Ashfall affects plants differently depending upon development stage.
Periods when a selection of crops are most at risk
(from research in the temperate regions of New Zealand): (Neild et al., 1998)
- Pea: from emergence until end of flowering.
- Squash: during the initial stages of growth and flowering.
- Tomatoes: during seed emergence and flowering stages.
- Sweetcorn: during the early stages of growth.
- Pipfruit has three danger periods:
- During blossom where severely acidic ash (pH less than 3) could burn plant tissue and result in poor pollination.
- 6 to 8 weeks after blossoming, when the skin of fruit is particularly sensitive.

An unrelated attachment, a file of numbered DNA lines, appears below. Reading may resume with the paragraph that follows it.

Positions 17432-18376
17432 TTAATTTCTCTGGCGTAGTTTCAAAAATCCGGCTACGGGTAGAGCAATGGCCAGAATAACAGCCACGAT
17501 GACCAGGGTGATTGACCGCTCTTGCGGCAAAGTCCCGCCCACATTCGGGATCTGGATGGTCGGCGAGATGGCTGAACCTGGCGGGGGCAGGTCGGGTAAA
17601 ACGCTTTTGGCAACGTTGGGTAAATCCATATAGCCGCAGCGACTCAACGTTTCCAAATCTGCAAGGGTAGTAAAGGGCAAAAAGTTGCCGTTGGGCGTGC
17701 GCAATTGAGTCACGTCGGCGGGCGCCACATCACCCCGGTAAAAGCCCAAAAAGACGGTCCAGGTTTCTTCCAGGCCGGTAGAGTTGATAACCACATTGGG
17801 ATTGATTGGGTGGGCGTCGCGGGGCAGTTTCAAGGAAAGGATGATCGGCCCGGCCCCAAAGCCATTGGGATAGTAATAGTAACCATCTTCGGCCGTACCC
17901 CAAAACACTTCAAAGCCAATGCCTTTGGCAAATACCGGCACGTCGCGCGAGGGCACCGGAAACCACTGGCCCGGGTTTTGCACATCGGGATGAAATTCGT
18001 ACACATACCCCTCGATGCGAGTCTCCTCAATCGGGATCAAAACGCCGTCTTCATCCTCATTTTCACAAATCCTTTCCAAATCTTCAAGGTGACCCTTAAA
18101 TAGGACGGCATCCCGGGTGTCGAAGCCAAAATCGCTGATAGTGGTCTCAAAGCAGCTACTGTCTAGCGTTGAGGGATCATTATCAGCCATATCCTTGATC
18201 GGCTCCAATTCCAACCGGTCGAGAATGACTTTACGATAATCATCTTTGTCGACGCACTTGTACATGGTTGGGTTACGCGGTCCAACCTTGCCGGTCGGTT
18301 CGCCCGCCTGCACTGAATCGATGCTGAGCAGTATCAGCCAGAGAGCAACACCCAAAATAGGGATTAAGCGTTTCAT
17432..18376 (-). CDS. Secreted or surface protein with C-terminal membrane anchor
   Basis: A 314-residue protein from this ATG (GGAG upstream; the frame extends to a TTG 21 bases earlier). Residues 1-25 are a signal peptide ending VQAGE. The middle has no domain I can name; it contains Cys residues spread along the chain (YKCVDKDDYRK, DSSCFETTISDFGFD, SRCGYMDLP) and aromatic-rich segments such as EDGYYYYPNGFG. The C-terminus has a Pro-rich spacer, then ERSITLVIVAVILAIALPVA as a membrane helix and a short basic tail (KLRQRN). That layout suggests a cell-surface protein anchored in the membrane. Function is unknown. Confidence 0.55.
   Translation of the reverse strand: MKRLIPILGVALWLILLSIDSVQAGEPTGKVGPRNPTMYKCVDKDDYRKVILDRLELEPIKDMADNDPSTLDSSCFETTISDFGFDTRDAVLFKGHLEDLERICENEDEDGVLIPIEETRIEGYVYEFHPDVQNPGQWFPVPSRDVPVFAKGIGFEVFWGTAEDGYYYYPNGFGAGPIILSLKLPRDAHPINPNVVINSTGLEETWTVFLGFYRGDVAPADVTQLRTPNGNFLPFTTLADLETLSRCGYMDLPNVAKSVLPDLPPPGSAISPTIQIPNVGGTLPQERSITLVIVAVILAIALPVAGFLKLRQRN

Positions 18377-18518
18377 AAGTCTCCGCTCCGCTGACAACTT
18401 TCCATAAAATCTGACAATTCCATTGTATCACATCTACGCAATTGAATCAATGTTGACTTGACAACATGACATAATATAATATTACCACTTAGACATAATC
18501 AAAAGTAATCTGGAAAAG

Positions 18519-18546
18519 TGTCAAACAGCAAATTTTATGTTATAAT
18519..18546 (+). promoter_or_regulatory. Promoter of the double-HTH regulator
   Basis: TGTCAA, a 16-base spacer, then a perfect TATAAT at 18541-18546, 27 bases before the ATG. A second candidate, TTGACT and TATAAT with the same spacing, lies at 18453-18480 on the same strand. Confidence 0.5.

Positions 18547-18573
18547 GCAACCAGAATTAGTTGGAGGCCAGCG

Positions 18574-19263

- Later stages of development when fruit is prone to cosmetic blemishing.
- Stonefruit is also susceptible at the same times as pipfruit, except that the early fruit development period is 4-6 weeks after blossoming, when sensitive fruit skins could be damaged, and show russet or deformation in severe cases.
- Kiwifruit is also at risk at, and 6-8 weeks after, blossom. There would also be a problem at harvest time. As kiwi fruit cannot be washed prior to packing, the hairy nature of the fruit would make ash removal very difficult.
- Grapes have three main periods when damage could occur:
- Flowering, when acidic ash could burn plant tissues, reduce pollination and reduce bunch fill.
- Fruit development, where ash deposits would block sunlight and reduce quality.
- Harvest, where ash deposits would be a contaminant with the extra acidity of the ash possibly having a significant impact on wine quality. Ash would have to be removed prior to harvesting by washing and allowing bunches to dry (not economically feasible in Etna case study).